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Brokers unfurlough advisers as mortgage market activity jumps

  • 26/05/2020
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Brokers unfurlough advisers as mortgage market activity jumps
Mortgage firms across the country are bringing advisers back to work as the housing market restarts after lockdown.


Large and small companies alike furloughed brokers at the end of March, as lenders pulled products and people were advised not to move home.

However, there has been a jump in activity since the government lifted some restrictions on the market, with some brokers now reporting enquiries back at pre-lockdown levels.

Lee Trett, director at Yorkshire-based Echo Finance, has brought back around a third of the staff who were furloughed at the beginning of April. And he hopes to have all brokers back at their desks within the next two months.

He said: “New enquiries via the Echo Finance website are increasing and we are seeing our existing client base wishing to remortgage and release capital for home improvements.

“As solicitors are returning to near pre-lockdown levels, we are seeing completion dates set and purchases complete.

“As more 90 and 95 per cent loan to value (LTV) products come back into the market, as we started to see last week, we fully expect even more purchase enquiries to come through.”


Confidence returning

Kelly McCabe, managing director at TMP The Mortgage People, has also unfurloughed employees.

She has brought back 90 per cent of staff, including all advisers, after furloughing around 60 per cent a few days into lockdown.

TMP firm specialises in shared ownership but deals with a range of business.

She told Mortgage Solutions enquiry numbers plunged down to single figures a couple of days after lockdown was imposed in March.

But there has since been a gradual increase and the number of leads are back at pre-lockdown levels.

She said: “Even people who are furloughed are committed to buying properties.

“People are enquiring who wouldn’t have done before, there’s definite confidence in the homebuying process.”

Chris Sykes, mortgage consultant at Private Finance, noted a strong surge in activity since restrictions were lifted.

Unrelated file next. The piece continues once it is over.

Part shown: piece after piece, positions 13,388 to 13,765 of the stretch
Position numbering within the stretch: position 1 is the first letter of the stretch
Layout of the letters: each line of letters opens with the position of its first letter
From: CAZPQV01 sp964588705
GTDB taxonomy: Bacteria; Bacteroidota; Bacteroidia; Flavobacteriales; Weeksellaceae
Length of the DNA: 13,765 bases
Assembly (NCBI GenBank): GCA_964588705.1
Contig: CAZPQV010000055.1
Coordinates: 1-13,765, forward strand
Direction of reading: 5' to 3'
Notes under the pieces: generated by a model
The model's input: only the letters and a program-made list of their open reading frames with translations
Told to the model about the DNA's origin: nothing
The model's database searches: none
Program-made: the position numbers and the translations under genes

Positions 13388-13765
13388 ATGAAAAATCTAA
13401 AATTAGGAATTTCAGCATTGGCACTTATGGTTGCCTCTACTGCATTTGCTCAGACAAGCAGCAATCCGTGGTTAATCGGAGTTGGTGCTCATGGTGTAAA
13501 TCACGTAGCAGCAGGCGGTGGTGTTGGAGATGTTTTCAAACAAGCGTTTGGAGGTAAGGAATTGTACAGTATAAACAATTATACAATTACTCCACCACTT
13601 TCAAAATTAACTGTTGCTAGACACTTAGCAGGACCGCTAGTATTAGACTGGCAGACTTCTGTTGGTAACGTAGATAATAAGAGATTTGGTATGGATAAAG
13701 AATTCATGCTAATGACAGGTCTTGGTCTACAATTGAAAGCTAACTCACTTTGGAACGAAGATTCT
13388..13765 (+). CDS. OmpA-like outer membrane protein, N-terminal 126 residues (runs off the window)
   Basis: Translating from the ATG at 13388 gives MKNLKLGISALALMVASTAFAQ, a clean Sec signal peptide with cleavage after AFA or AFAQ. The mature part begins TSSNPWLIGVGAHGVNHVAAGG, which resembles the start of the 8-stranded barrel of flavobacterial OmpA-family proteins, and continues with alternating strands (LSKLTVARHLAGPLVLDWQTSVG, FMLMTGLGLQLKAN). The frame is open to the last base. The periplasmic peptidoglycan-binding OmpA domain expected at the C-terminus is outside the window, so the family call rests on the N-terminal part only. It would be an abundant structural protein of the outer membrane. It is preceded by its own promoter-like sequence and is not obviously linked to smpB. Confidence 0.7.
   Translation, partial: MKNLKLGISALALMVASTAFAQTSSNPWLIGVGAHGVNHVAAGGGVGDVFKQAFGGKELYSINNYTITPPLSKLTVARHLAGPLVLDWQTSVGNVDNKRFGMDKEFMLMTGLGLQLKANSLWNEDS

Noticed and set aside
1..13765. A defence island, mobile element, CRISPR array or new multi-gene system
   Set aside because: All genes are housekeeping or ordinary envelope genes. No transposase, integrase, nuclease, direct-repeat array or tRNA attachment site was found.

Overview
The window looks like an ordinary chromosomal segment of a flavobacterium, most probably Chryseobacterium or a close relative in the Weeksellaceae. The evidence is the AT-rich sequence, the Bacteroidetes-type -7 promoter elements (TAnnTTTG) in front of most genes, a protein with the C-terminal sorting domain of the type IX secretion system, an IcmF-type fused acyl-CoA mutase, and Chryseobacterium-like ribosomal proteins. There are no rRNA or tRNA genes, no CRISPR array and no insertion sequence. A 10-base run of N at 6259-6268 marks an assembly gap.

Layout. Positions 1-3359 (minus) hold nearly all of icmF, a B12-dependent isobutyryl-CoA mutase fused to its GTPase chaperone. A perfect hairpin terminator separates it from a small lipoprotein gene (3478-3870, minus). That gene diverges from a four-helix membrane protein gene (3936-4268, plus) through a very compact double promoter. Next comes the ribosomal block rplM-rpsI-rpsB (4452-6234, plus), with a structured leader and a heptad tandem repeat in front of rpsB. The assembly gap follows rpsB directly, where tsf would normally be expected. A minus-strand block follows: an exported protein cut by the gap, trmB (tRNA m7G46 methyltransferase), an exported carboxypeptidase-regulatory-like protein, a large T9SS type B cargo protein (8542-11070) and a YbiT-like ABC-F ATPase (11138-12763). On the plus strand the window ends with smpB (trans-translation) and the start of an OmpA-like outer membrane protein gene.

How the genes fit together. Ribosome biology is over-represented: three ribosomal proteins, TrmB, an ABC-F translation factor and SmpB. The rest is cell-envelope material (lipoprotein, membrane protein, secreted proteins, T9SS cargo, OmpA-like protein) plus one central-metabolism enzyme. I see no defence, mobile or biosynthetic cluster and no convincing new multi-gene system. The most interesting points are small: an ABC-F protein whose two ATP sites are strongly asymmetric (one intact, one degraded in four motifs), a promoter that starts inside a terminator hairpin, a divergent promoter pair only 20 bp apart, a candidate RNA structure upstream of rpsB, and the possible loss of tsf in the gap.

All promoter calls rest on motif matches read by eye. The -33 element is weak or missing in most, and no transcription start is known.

He said: “In the last week, we have noted a sharp rise in the number of enquiries and mortgage applications since the government announced the reopening of England’s housing market.

“Interestingly, this surge in enquiries was not limited to purchases – remortgage activity also saw a sudden uptick. We believe the uncertainty and fear that was paralysing the housing and mortgage markets is beginning to subside and people are considering their options again.”


Cautious optimism

However, it’s not quite business as usual yet in the mortgage market.

Trett said: “We have had a handful of clients wishing to re-negotiate on their agreed purchase price. Only time will tell how this pans out.”

Sykes said the increase in enquiries should not be met with “unbridled optimism”.

He added: “The market is not out of the woods as yet.

“Ultimately, many of the adult working population are utilising government schemes to bridge the sudden decline in their regular income, so the potential pool of buyers has dramatically reduced.

“We expect peaks and troughs in market activity over the coming year rather than a gradual recovery.”


Responsibility on brokers

McCabe said more people are likely enquiring because they were sat at home with extra time on their hands, and some of these leads will not convert into business.

It would also be good to see more lenders coming back into the shared ownership space, she added – at present there are only around five who are active, compared to 27 pre-lockdown.

She said they “can function” at present, but it would give a more level playing field if three or four more were to come back.

However, McCabe said brokers, as much as anyone, have a role to play into getting the market back up on its feet.

She said: “Every day I speak to lenders and they’re asking about our staff numbers. There’s a responsibility on brokers to get back in it, that will help put confidence into the lenders – they’re feeding from us as much as we’re feeding from them.”


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